Channel card 44 is a printed circuit board (PCB) fabricated from standard materials. Channel card 44 is configured with an edge connector 48 which is coupled to ribbon cable 46. Edge connector 48 consists of strips of conductive material on one or both sides of the PCB forming channel card 44. The strips of conductive material are parallel to each other and are aligned on the edge connector such that electrical contact will be made with conductive strips within the ribbon cable connection of ribbon cable 46. Each strip of conductive material contacts one conductive strip within the ribbon cable connector. As previously mentioned, channel card 44 contains circuits which are configured to convey signals from ribbon cable 46 (placed within housing 36 of FIG. 2) to conductive metal studs 20, and from conductive metal studs 20 to ribbon cable 46.
In one embodiment, channel card 44 is capable of connecting to eight signal pins (or pads) of the DUT. In this embodiment, channel card 44 is configured with sixteen conductive metal studs 20 (not all of conductive metal studs 20 are shown in FIG. 4). Conductive metal studs 20 which convey signals are separated by conductive metal studs 20 which are coupled to ground. This configuration prevents signals from electrical coupling to each other as they pass from pins (or pads) of the DUT through probe card 26, pogo ring 24, device interface board 22, and into conductive metal studs 20. The ground connections in between each signal connection therefore provide electrical isolation for the signal pins.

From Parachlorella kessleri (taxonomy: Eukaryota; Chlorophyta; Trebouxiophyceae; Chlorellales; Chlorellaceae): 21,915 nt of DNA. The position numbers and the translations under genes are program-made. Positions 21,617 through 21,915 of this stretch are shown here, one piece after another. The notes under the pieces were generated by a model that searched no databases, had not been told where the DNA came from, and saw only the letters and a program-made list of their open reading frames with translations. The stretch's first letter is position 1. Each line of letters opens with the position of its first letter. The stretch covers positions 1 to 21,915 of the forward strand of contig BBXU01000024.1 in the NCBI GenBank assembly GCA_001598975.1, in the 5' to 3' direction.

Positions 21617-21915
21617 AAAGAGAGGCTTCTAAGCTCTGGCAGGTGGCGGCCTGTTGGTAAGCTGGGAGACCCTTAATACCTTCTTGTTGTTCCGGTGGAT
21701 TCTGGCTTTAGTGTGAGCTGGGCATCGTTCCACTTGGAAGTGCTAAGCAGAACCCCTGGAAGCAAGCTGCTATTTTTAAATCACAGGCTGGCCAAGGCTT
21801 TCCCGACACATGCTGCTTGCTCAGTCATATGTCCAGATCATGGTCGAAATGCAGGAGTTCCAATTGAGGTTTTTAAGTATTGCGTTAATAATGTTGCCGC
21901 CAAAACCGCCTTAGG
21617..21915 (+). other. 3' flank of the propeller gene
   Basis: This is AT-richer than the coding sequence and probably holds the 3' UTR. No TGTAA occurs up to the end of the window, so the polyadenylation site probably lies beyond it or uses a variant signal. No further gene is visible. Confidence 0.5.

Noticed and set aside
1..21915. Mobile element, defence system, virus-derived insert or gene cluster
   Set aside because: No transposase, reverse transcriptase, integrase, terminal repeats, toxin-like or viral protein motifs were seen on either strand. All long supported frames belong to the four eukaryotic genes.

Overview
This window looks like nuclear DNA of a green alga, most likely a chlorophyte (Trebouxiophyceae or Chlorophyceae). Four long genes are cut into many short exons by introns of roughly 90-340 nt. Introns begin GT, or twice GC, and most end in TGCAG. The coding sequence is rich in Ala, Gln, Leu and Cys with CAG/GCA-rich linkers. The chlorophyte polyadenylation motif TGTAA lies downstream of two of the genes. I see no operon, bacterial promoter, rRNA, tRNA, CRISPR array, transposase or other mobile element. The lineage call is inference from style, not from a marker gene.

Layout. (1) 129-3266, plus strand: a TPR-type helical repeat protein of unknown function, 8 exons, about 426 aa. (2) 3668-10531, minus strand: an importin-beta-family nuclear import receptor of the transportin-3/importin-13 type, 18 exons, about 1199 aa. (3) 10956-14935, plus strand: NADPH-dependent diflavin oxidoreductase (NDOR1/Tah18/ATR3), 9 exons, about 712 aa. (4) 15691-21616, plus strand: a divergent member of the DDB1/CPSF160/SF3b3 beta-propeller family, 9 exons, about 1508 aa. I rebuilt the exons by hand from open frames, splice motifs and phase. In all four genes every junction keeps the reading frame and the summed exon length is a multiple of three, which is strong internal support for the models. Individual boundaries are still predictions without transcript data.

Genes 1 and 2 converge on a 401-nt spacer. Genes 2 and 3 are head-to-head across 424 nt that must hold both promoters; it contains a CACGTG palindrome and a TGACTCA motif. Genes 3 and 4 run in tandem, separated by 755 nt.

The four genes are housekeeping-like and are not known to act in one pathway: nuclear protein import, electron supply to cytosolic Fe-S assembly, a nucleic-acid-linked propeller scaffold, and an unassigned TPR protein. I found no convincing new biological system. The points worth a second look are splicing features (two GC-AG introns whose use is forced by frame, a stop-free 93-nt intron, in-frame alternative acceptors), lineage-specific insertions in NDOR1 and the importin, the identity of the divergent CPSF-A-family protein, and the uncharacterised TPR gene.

Device interface board 22 is of substantially circular cross section and contains radial lines of conductive pads 50 which, when device interface board 22 is installed in prober 30 or test handler 38, align with conductive metal studs 20 on channel card 44. Device interface board 22 is configured with edges 23 (one of which is shown in FIG. 4) to which a compressive clamp on prober 30 or test handler 38 attaches to hold device interface board 22 in place. Dotted lines between conductive metal studs 20 and conductive pads 50 indicate this alignment. One conductive pad 50 contacts each of the conductive metal studs 20. Only two radial lines of conductive pads 50 are shown for sake of brevity. However, it is known that numerous radial lines of conductive pads are configured onto device interface board 22 as indicated by the ellipses drawn on device interface board 22. One radial line of conductive pads 50 is included for each channel card installed in test head 18. Conductive pads 50 are formed entirely through device interface board 22 such that conductive pads 50 appear on the lower surface of device interface board 22 in substantially the same pattern as on the upper surface of device interface board 22.